Except all that smuttiness eventually, perhaps inevitably, led to real people – both male and female sailors in the Blue Angels – feeling sexually harassed and degraded. McWherter, Harris wrote, “witnessed, accepted, and encouraged behavior that, while juvenile and sophomoric in the beginning, ultimately and in the aggregate, became destructive, toxic, and hostile.” The report goes on to describe how officers posted a Facebook photo in the “Ready Room” of a female Blue Angel in a bikini (women can enlist in the Blue Angels unit, but there has never been a female pilot on the squad). Witnesses also described a party in which “newbies” tried to tape another female sailor to a chair. According to witnesses, when members of the Blue Angels tried to raise concerns about the climate of sexual harassment, they were usually criticised for going outside the chain of command or for putting “their own selfish needs above the ‘needs of the team.’”

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The findings of the investigation are another big blow to the Pentagon, which has struggled to dispel the military’s growing reputation as a cesspool of abuse and degradation. To make matters worse, the Blue Angels are a deeply mythologised symbol of the US Navy – a PR tool used to boost morale among the public and lure in new recruits with fancy fighter jets. "In a way it shows how oblivious much of the command is to sexual harassment," said Helen Benedict, a Columbia Journalism School professor and author of The Lonely Soldier: The Private War of Women Serving in Iraq. Despite the heightened media scrutiny and Congressional pressure, she added, commanders “carry on anyway because they have a sense of immunity and because it's so much part of the military culture."

“It’s more of the same problem that pervades the military – the behavior of that commander is the behavior of many men in the military in many offices,” she said. “The pervasiveness of pornography, of homophobia, of sexual harassment – that's part of the culture and it has been for a very long time.”

As Benedict points out, the Blue Angels’ indiscretions are just the tip of the iceberg when it comes to workplace hostility and sexual abuse in the military. In recent months, the Pentagon has been racked with a series of high-profile sexual assault cases, including the court martial of Brigadier General Jeffrey Sinclair, who was accused of sexually assaulting a subordinate female officer over the course of their three-year affair. (Sinclair pleaded guilty to a lesser charge in March.) Last week, pretrial hearings began for Army Staff Sgt. Angel Sanchez, who is accused of sexually assaulting 12 female soldiers and of using his position as drill sergeant to threaten some of his alleged victims. And on Wednesday, female soldiers testified in the hearing of a Fort Hood sexual assault prevention officer accused of recruiting financially troubled women on the base into a prostitution ring.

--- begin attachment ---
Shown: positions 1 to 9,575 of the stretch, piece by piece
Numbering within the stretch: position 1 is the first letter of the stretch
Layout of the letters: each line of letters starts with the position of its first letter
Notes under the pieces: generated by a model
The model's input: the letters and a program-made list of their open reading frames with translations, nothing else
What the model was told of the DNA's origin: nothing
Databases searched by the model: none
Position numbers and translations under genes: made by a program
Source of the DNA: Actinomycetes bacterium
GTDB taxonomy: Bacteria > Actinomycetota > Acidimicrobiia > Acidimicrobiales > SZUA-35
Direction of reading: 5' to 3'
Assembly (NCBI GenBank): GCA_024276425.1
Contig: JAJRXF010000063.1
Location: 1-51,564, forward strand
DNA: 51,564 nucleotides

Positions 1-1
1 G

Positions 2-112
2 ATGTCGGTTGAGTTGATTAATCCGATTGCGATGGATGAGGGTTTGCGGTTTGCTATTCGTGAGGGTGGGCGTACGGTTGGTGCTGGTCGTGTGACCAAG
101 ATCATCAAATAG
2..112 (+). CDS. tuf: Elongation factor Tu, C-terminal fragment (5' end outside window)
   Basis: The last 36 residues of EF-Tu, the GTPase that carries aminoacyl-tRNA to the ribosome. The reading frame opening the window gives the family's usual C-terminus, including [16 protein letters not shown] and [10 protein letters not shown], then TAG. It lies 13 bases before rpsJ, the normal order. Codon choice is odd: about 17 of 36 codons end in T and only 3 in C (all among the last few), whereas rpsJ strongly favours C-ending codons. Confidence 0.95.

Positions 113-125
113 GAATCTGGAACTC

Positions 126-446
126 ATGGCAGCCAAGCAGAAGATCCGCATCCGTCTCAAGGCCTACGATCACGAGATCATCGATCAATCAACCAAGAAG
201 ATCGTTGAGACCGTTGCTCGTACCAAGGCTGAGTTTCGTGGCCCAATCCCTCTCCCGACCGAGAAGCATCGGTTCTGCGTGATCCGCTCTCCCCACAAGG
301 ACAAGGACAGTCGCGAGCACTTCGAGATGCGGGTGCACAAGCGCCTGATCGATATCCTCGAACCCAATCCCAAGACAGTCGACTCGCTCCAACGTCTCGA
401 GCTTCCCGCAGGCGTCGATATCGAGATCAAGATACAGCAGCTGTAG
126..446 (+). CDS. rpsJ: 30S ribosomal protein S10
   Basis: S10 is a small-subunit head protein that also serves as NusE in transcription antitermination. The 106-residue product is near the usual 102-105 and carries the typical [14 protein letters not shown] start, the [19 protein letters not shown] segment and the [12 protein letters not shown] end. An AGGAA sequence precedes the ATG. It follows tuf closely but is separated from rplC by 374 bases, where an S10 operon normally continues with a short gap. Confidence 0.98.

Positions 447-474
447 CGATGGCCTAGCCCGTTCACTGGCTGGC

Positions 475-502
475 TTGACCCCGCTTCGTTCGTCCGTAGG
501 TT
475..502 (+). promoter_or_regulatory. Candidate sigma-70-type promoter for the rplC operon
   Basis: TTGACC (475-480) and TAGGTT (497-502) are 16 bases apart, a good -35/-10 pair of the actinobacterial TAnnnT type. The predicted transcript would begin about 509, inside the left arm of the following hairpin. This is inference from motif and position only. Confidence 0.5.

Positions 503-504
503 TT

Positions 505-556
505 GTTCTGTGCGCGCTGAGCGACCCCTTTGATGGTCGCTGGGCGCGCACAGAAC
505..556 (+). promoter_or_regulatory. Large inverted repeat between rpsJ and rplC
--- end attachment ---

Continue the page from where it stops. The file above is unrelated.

There were 5,061 reported sexual assault cases in the military last year, according to a Pentagon study released at the end of April. That number is up 50 percent from 2012, but the military did not estimate how many sexual assaults occurred overall in 2013, so it’s difficult to know whether the problem is getting worse, or victims are getting more comfortable making reports. In 2012, the Pentagon estimated that 26,000 service members were sexually assaulted, although just 3,374 were reported.

In the case of the Blue Angels, there are signs that the tide, however glacially, may be turning. On Tuesday, the Navy announced that McWherter had been found guilty of “fostering a hostile command climate, failing to stop obvious and repeated instances of sexual harassment, condoning widespread lewd practices within the squadron, and engaging in inappropriate and unprofessional discussions with his junior officers.” He was given a punitive letter of reprimand, usually a career-ender in the military.

“This would have hardly been noticed as anything unusual not very long ago,” said Benedict. "That this guy is being called on to the carpet for this, it’s a sign of the new attention that is being brought on the military, and of the light that is being shined on this issue. It shows that some of them are at least trying to do something about it.”